Artists   >   P   >  Pixies
Pixies

Pixies

Fact Sheet

City  Boston, Massachusetts, USA
Years active1986-1993
Pixies are a band which toured and recorded in the late 1980s and early 1990s, then reunited in 2004 and began touring again. The band's lineup consists of Black Francis a.k.a. Frank Black (vocals, guitar), Joey Santiago (lead guitar), Kim Deal (bass, vocals), and Dave Lovering (drums).

Their style of music influenced many aspects of alternative rock throughout the 1990s.

The band hailed from Boston, Massachusetts, where it was formed in 1986 by Joey Santiago and Black Francis. They hooked up with Deal and Lovering after placing a classified ad citing an unusual combination of musical influences. They flipped through the dictionary for a band name, selecting "Pixies" as opposed to "The Pixies", and began playing around Boston.

During a concert in which the Pixies played with another Boston band, Throwing Muses, they were noticed by Gary Smith, a producer at Fort Apache studios. Smith took on the Pixies as their manager, and had them produce a demo tape (known as the "Purple Tapes", publicly released in 2002). The demo fell into the hands of Ivo Watts-Russell, owner of 4AD, who signed the band. Some of the songs on the tape were then released directly as an EP, Come on Pilgrim. Their first full-length album, Surfer Rosa was released in the first part of 1988.

4AD was a British music label, and the notoriously rabid British music press immediately clutched the Pixies to their collective bosoms and refused to let go. The band remained unsigned in the US for a while, but after a foray up the UK pop charts and some inroads into American college rock stations, they were picked up by Elektra Records. For the remainder of their career, the Pixies remained large-scale stars in Britain and minor figures in the US.

Their next album was Doolittle, and featured three prominent singles: "Debaser," "Here Comes Your Man," and "Monkey Gone to Heaven." It was a top 10 hit in the UK and reached the top 100 in North America.

After that album, Black Francis went solo for a little while, while Kim Deal formed The Breeders with fellow Bostonian Tanya Donelly of Throwing Muses and Deal's sister, Kelley. During this time Black Francis appears to have decided to cut Deal's contributions to the band — the first two albums had been partly written by Deal, but when Bossanova was released in 1990, all the songs were by him. Deal was not pleased, and unilateral announced an apparently break-up of the band on-stage during the following tour. The Pixies were at the height of their popularity, however, and while headlining at the Reading Festival in 1991, they played a highly enthusiastic version of "Debaser" which has become legendary among the band's fans.

Break-up announcements notwithstanding, one more album was to follow. Trompe le Monde featured little input from Deal, though, and after opening for U2 on the North American portion of their Zoo TV tour the group essentially fell apart. A year later, Black Francis charmingly faxed an official notice of the end to the other members of the band.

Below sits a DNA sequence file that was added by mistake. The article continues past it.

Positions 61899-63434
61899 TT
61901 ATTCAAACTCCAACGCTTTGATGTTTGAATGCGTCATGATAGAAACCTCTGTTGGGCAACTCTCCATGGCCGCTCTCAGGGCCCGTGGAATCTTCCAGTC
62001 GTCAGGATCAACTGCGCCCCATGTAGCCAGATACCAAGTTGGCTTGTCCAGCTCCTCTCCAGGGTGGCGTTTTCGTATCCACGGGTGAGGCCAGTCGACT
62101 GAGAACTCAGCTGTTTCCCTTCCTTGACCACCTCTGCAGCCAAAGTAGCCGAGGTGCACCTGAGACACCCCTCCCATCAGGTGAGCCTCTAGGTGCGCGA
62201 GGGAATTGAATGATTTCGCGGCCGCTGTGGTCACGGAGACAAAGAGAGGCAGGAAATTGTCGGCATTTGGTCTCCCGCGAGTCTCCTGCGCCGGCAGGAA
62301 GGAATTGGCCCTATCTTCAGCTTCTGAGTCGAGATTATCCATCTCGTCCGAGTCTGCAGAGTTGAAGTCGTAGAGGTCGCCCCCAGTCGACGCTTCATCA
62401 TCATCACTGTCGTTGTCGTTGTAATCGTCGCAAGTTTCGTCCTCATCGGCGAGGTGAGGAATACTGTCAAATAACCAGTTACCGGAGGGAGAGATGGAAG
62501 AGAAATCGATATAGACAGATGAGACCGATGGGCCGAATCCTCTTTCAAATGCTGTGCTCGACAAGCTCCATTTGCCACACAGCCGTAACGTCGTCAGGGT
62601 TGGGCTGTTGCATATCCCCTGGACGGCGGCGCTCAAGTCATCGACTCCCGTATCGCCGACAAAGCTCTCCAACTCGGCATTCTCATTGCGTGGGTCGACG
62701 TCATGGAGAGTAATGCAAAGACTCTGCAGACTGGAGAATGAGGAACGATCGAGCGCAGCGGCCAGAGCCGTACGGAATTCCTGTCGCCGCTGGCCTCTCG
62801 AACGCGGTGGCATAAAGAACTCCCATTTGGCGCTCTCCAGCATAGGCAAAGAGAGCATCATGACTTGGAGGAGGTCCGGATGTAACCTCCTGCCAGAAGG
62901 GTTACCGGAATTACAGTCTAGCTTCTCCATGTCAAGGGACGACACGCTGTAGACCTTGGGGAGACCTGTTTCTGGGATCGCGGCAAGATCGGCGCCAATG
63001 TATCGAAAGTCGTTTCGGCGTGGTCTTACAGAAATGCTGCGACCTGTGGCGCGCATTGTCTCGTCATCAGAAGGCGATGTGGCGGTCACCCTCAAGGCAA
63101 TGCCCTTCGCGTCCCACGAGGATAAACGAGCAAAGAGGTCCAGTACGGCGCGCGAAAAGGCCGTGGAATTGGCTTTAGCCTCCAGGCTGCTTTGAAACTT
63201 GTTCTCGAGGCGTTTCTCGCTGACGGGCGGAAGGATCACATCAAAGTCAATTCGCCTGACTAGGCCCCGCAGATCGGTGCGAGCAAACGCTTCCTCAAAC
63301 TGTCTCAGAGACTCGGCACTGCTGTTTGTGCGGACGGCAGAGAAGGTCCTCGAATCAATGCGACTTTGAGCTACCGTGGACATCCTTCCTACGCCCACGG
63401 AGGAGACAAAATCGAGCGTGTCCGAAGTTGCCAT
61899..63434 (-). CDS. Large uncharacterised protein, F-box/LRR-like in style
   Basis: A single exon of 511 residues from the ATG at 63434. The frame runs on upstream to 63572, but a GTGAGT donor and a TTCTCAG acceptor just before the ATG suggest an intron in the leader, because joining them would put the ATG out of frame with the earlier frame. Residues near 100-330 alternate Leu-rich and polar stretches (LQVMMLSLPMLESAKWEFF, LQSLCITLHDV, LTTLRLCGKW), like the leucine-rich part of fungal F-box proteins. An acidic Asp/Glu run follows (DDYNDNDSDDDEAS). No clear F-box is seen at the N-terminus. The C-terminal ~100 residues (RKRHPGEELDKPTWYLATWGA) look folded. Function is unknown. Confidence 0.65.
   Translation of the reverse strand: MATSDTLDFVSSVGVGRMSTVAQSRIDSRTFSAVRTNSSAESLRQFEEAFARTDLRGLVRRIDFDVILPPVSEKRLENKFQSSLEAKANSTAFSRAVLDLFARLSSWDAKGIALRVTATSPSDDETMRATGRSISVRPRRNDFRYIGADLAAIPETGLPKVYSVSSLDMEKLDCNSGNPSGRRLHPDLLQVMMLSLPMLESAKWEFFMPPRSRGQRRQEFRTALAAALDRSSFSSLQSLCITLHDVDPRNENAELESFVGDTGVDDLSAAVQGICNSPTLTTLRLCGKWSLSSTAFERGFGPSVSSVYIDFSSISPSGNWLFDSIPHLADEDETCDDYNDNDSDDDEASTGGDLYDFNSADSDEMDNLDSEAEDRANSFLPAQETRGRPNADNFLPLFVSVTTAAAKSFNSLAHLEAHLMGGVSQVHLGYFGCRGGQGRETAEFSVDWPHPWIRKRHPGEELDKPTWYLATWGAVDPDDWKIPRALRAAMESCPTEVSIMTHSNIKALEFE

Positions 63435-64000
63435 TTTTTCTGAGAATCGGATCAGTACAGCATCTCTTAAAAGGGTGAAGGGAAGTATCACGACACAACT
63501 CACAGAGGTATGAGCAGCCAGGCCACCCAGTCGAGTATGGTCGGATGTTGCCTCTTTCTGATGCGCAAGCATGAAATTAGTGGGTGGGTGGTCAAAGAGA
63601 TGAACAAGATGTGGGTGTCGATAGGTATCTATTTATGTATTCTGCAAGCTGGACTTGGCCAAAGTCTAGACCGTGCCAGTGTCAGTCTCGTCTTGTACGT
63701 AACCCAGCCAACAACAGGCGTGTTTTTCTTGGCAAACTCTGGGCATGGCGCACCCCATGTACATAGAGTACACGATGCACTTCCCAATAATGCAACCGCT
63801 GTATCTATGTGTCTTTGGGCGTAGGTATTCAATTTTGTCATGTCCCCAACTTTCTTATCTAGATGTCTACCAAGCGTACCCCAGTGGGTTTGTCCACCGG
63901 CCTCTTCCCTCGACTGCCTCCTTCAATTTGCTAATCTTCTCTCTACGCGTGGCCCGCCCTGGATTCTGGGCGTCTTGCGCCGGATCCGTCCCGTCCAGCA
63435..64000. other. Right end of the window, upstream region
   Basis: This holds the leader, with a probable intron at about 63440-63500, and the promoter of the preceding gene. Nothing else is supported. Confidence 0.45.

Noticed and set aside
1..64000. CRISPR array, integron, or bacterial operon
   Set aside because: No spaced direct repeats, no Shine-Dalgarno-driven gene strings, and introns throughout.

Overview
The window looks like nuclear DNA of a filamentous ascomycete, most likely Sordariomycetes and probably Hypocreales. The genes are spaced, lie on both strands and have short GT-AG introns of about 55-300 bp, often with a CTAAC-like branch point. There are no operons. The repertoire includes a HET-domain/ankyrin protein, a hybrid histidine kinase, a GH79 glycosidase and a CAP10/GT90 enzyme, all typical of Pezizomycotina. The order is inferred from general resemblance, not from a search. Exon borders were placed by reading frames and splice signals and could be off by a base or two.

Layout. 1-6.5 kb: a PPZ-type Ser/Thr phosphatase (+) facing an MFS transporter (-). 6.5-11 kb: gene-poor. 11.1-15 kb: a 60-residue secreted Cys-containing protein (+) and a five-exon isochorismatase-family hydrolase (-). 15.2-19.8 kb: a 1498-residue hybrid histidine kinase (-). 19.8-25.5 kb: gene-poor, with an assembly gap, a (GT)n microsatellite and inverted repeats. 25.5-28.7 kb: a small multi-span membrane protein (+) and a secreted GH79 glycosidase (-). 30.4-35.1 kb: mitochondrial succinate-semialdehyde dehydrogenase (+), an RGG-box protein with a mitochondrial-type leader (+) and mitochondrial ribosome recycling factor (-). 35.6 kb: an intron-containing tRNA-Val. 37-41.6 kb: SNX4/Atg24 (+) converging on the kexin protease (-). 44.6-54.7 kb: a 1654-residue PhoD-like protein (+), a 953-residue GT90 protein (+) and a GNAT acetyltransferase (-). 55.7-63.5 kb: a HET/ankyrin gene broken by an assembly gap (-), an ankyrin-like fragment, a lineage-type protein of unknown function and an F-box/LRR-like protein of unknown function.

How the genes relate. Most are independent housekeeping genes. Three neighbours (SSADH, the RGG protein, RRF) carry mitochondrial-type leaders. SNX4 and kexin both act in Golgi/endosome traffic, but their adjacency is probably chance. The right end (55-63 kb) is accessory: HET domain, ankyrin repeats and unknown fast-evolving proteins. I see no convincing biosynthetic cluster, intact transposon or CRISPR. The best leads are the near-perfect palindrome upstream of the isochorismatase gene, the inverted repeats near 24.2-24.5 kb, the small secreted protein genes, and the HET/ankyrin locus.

After the break-up, before the reunion

Black Francis renamed himself Frank Black, and released a series of solo projects. Deal returned to the Breeders, and scored a hit with "Cannonball" from that group's Last Splash in 1993. For several years thereafter they struggled, like the Stone Roses and Elastica, to produce another album, mainly due to Kelley Deal's struggles with heroin. The album, Title TK, finally appeared in 2002, with only Kim and Kelley remaining from the previous Breeders lineup. Kim Deal has also recorded with The Amps. Lovering has dropped back into obscurity, making occasional appearances as a "scientific phenomenalist", performing experiments on stage; he also drummed on one of Tanya Donnelly's solo albums. Santiago has appeared on Frank Black's solo albums, writes music for FOX television, and has a band called The Martinis with his wife, Linda Mallari.

Musically, the Pixies were just slightly ahead of their time. Right at the moment they were imploding, Nirvana was recording Nevermind, the album that would break alternative rock into the big time. There are substantial parallels between the two groups' sounds and Kurt Cobain was known to have been a fan—in fact, an admission by him in a Rolling Stone interview that "Smells Like Teen Spirit" was his attempt to write a Pixies song sparked a small burst of re-interest in the band after they were gone.

Reunion

In the 11 years since the band broke up, there were a number of rumors that would circulate regarding reunion tours. Roughly once a year on April Fool's Day someone would be led to believe that the band had re-united. It wasn't until 2004 when the Pixies would play their first "post-breakup" concert on April 13 at The Fine Line Music Cafe in downtown Minneapolis, Minnesota.

The Pixies are holding a reunion tour of the United States and Europe in mid-2004, more than ten years after their 1992 Zoo TV tour. Currently, the band plans to tour eleven cities in Canada and the western U.S., including Bumbershoot and the Coachella Valley Music & Arts Festival. This will be followed by a six-week tour of Europe, which includes Lisbon and London. See tentative tour dates (http://www.pixiesmusic.com/live_04.php) for detailed information.

4AD has plans to release two additional Pixies compilations in spring of 2004. A 1988 concert as well as eight music videos, commentary and interviews is being compiled for DVD release, and a "new retrospective compilation CD" is also set for the shelves.